Kevin Kelly, founding executive editor of Wired magazine, on his blog ‘The Technium’, refers to a potentially fascinating meme: ‘Because tracking our data is so easy, more and more folks are doing it. Some people track only one thing at a time; a few track several variables and a very few track dozens and maybe hundreds of factors in their lives. I've been calling this habit the rise of the quantified self.’
Some people have always done this - tracking all sorts of numbers with a particular goal: weight, waist measurement and so on. For my running I use Asics’ website to keep track on my runs and compare myself to the rest of the community. Indeed Kelly mentions that ‘self-tracking often quickly becomes peer-tracking’. I also use MapMyRun and other, wealthier, friends use the Nike-chip-in-the-trainer-linked-to-your-iphone-gps-system (it may have a snappier name than that). What with the coming together of apps and geolocation trends there are clearly plenty of sources of data about ourselves.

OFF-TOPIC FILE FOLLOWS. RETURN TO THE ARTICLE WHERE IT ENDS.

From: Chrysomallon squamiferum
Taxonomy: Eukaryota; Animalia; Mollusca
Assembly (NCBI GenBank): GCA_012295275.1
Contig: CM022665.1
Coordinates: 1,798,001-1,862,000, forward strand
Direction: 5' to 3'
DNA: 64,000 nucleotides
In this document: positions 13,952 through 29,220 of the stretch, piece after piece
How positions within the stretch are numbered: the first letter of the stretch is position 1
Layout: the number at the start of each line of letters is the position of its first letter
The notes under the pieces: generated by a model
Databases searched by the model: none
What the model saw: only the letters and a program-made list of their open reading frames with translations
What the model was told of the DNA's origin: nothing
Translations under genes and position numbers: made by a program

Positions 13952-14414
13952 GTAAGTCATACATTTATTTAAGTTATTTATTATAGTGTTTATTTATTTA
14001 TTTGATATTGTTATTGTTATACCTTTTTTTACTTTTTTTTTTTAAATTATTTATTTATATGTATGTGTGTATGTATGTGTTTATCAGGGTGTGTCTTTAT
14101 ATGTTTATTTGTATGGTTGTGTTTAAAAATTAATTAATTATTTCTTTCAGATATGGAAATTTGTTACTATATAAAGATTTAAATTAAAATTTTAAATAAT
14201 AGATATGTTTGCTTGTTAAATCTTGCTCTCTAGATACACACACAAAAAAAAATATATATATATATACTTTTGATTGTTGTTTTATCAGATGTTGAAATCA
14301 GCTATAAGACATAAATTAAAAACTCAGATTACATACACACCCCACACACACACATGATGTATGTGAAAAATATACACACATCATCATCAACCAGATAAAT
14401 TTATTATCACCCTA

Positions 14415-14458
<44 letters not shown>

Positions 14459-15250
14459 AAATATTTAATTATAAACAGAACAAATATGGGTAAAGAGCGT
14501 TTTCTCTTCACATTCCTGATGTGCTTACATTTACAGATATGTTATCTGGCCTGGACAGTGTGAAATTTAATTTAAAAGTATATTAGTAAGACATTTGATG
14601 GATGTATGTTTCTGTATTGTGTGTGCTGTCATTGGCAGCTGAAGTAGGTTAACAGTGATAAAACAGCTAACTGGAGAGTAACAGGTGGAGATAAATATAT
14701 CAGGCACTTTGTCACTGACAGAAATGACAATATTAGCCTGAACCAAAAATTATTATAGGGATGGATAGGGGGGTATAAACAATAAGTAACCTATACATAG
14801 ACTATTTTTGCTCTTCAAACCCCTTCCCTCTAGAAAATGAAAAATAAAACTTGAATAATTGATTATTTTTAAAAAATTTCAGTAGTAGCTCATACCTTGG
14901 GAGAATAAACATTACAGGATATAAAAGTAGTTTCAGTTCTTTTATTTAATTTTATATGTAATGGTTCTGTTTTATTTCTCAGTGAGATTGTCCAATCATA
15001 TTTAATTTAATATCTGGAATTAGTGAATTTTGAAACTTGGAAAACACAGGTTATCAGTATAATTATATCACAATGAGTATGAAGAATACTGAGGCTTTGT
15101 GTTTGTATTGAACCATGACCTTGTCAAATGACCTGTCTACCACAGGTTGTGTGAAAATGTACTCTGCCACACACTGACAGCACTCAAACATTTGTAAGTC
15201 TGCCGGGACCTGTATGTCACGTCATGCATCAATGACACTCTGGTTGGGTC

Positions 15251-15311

Kelly asks some excellent questions: ‘So there are all these people very nerdily tracking themselves and downloading piles of data about themselves. Why? What are they learning? Is it worth the trouble? And should I be doing the same? Or is this the high-mark of narcissism and decadence, the end of civilization as we know it?’
The problem with being an early adopter with new technology - or perhaps this is more accurately portrayed as an early adopter of finding new ways of using existing technology - is that it can look self-indulgent and narcissistic. Remember back when people were demonstrating their ‘creativity’ with MySpace, the superiority of their entertainment preferences with Facebook, their snappy wit with Twitter... and then these things became useful.
So where will the ‘quantified self’ take us?
Perhaps I steer off in a different direction with this contention of Kelly’s: ‘On Facebook where do we end and our friends' identity begin? Are we machines or something spiritual, or even supernatural, something unmeasurable? Self-tracking and the quantified self movement are contemporary probes into this mystery...’
Are they? Isn’t that like the over-optimistic views of AI researchers in the (relatively) distant past who seemed to subscribe to the idea that raw computing power and memory size would lead to emergent intelligence. Data doesn’t equal insight…but it will be interesting to see how this space develops.
About the author
Brian Runciman is Head of Content at BCS and blogs about the Institute’s role in making IT good for society, historical developments in computing, the implications of CS research and more.